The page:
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caricature, burlesque, lampoon, mimicry, parody, travesty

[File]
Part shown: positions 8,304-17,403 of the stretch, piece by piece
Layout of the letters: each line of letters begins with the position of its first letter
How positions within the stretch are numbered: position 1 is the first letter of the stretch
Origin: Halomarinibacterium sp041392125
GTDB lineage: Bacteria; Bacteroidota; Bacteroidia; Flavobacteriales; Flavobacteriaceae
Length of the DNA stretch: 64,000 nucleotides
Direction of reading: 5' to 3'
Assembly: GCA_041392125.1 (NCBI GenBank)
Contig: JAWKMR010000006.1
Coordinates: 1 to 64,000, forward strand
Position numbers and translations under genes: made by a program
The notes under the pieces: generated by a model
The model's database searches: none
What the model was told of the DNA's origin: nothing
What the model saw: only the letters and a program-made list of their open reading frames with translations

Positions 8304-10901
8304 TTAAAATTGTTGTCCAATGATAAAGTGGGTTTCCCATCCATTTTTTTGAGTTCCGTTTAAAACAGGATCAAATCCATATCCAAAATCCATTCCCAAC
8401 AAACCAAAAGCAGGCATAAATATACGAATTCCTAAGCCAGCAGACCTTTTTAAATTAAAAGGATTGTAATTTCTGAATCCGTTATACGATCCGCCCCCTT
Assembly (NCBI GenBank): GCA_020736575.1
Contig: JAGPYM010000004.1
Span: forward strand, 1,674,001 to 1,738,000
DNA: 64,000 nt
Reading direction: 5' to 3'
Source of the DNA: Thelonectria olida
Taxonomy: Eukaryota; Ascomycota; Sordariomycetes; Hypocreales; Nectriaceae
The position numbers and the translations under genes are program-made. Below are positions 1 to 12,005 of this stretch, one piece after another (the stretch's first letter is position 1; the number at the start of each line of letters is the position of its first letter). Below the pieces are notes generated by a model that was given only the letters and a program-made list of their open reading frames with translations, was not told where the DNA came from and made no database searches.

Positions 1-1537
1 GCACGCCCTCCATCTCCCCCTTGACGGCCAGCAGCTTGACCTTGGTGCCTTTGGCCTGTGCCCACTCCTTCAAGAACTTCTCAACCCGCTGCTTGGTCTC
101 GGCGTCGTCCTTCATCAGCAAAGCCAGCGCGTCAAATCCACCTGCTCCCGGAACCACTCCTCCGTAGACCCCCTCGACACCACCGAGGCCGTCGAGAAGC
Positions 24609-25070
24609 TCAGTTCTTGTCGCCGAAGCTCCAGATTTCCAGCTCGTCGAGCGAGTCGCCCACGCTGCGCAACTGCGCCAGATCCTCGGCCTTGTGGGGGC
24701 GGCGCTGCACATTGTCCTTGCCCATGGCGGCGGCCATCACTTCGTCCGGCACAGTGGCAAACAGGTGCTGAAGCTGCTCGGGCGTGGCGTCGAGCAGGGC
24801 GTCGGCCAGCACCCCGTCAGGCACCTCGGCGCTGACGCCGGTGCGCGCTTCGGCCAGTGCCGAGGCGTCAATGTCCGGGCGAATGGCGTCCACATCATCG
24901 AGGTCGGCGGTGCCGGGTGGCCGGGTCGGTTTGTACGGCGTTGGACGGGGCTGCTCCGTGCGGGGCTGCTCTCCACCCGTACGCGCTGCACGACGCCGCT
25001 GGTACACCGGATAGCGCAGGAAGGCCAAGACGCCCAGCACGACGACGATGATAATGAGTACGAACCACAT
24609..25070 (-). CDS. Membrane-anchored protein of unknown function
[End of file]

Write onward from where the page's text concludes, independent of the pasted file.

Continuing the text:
Skilled writers and artists who want to poke fun at someone or something have a number of weapons at their disposal. An artist might come up with a caricature, which is a drawing (or written piece) that exaggerates its subject's distinguishing features or peculiarities ( the cartoonist's caricature of the presidential candidate ). A parody is similar to a caricature in purpose, but is used of written work, or performances that ridicule an author or performer's work by imitating its language and style for comic effect ( a parody of the scene between Romeo and Juliet ). While a parody concentrates on distorting the content of the original work, a travesty retains the subject matter but imitates the style in a grotesque or absurd way ( their version of the Greek tragedy was a travesty ). A lampoon is a strongly satirical piece of writing that attacks or ridicules an individual or an institution; it is more commonly used as a verb ( to lampoon the government in a local newspaper ). A burlesque is a comic or satiric imitation, often a theatrical one with bawdy overtones, that treats a serious subject lightly or a trivial subject with mock seriousness ( the play was a burlesque of Homer's great epic ). Mimicry is something you don't have to be an artist, a writer, or an actor to be good at. Anyone who successfully imitates another person's speech or gestures is a good mimic or impressionist, whether the intent is playful or mocking ( he showed an early talent for mimicry, entertaining his parents with imitations of their friends ).